Measure H, the Alameda school tax passed in June, assesses businesses based on square footage, which is, to my mind, closer to fair than a flat per parcel tax, which taxes the owners of mansions and hovels identically, the owners of large tracts of land the same as those who own a small parcel.

A Prop. 13 supporter once described the 1978 law to me as a ‘double-edged’ sword, by which I think he meant it was bad when you first purchase a property, but gets better over time. But Prop. 13 has created a system of taxation so inequitable that it has turned out to be a very bad thing over time, not just because of its pronounced lack of fairness but, too, because it fails to raise enough money to support the infrastructure and services our state requires.

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AUSD retains counsel to fight Measure H lawsuits

For those of you who haven’t seen it, the Alameda Unified School District released a statement Wednesday regarding its legal team and the fight against the Measure H lawsuits. Here it is in its entirety:

Two Alameda taxpayers have brought separate lawsuits to invalidate Measure H, a new parcel tax to support Alameda schools that over two-thirds of Alameda voters approved in last June’s election. The tax, which will raise over $16 million in the next four years, will help close the budget gap caused by a reduction in State funding.

The lawsuits, Borikas, et al. v. AUSD, et al and Beery, et al. v. AUSD et al., are commonly called “reverse” validation proceedings. Each alleges that Measure H violates certain provisions of the California Government Code.

The Alameda Unified School District has retained the law firms of Chapman, Popik & White LLP and Foley & Lardner LLP. The District will vigorously defend Measure H.

In other school news the group, Alamedans For Fair Taxation, a group for which no one, to my knowledge, has stepped up and claimed public responsiblity, has a double-length, unsigned editorial in this week’s Alameda Sun. While we’re all used to pseudonymous postings on the Internet (I don’t much like ‘em, but they’re here), it continues to mystify me that no one from this group that is, as I understand it, responsible for funding at least one of the legal challenges to the popular parcel tax, doesn’t step up and say, “Hello. This is who we are and why we’re doing what we’re doing.” It’s all well and good to disagree—many reasonable people disagree much of the time—but the refusal to take a public stand (while having a willingness to fund a lawsuit) continues to confound me.

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Second parcel tax lawsuit in Alameda

A second lawsuit was filed Monday in Alameda County Court against Measure H, the school parcel tax that passed with the support of just over two-thirds of Alameda voters in early June.

The first suit, filed last week by Pleasanton-based lawyer David Brillant on behalf of George J. Borikas is thought to have been supported and funded by several dozen local businesses. The second was filed by the high-powered law firm, Reed Smith, on behalf of local developer, John Beery.

School Board President Bill Schaff:

We’re sad to see another lawsuit. We would like to try to find some common ground with the business community…we still don’t have a state budget, we know we’ll still have an underfunding issue and we have to find some resolution that is good for our kids and that also can work for the business community.

You can look at both cases here, by entering the case numbers. Borikas is VG08405316 and Beery is RG08405984.

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Alameda’s Measure H lawsuit. Devil details.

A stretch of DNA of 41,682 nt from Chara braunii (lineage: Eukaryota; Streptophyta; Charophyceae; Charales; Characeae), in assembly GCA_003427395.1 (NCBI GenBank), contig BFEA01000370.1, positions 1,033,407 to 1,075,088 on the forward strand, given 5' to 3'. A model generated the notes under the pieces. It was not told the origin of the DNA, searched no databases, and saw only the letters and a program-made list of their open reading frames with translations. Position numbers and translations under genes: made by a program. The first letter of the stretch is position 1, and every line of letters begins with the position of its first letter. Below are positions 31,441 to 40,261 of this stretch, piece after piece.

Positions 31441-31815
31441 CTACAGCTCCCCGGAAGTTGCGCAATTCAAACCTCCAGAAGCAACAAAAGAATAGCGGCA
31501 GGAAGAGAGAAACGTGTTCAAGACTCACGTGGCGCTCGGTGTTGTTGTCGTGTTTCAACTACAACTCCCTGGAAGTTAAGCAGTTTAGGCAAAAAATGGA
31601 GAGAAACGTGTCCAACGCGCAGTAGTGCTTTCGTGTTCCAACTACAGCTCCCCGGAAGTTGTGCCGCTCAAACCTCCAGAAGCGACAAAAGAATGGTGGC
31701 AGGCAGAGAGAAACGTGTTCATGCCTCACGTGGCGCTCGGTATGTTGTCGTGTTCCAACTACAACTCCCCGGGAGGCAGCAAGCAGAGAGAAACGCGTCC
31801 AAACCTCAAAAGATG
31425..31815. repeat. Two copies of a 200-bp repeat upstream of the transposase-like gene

As you have likely heard (Michele Ellson‘s got a link to the lawsuit) attorney David Brillant has filed suit on behalf of George Borikas in Alameda County Court against Measure H, the Alameda school parcel tax which passed in June 2008.

The suit alleges that Measure H violates the portion of California’s Education Code which stipulates that school parcel taxes must be ‘uniform’ and allows for seniors and people with disabilities to be exempted from them. Here’s the California code:

50079. (a) Subject to Section 4 of Article XIIIA of the California Constitution, any school district may impose qualified special taxes within the district pursuant to the procedures established in Article 3.5 (commencing with Section 50075) and any other applicable procedures provided by law.
(b) (1) As used in this section, “qualified special taxes” means special taxes that apply uniformly to all taxpayers or all real property within the school district, except that “qualified special taxes” may include taxes that provide for an exemption from those taxes for taxpayers 65 years of age or older or for persons receiving Supplemental Security Income for a disability, regardless of age.
(2) “Qualified special taxes” do not include special taxes imposed on a particular class of property or taxpayers.

And here’s the complaint, which talks about the requirement that parcel taxes be ‘uniform’ and, too, raises what seems to be the issue of seniors or people with disabilities having to actively opt out of the tax:

The qualified special tax set forth in the Election Order and in Measure H, as approved by the registered voters of the District, is not consistent with the uniformity requirement as set forth in Government Code Section 50079. Additionally, the special tax set forth in the Election Order and in Measure H contains exemptions from the qualified special tax yet imposes additional requirements for taxpayers to meet the exeptions that are not contained in Government Code Section 50079. For these reasons, the District’s qualified special tax against residential, commercial and industrial property, as set forth in Measure H, are not a valid or lawful lien on the real property of Borikas herinabove described, and any attempt by defendants to collect unpaid assessments from Borikas would be unlawful and improper.

For some background on why districts rely on parcel taxes as a way of funding education, I found this useful and, too, at least one area district, Albany, has a parcel tax (passed in 2005) with a structure similar to Alameda’s: it’s $250 per parcel and $.05 per square foot nonresidential. Other local parcel taxes with variable levels of taxation include Emeryville, Berkeley, and Piedmont. A quick look at some area parcel taxes and how they handle exemptions for seniors/people with disability/low income people, reveals they operate much like Alameda’s. Here’s San Francisco, Oakland, and Emeryville.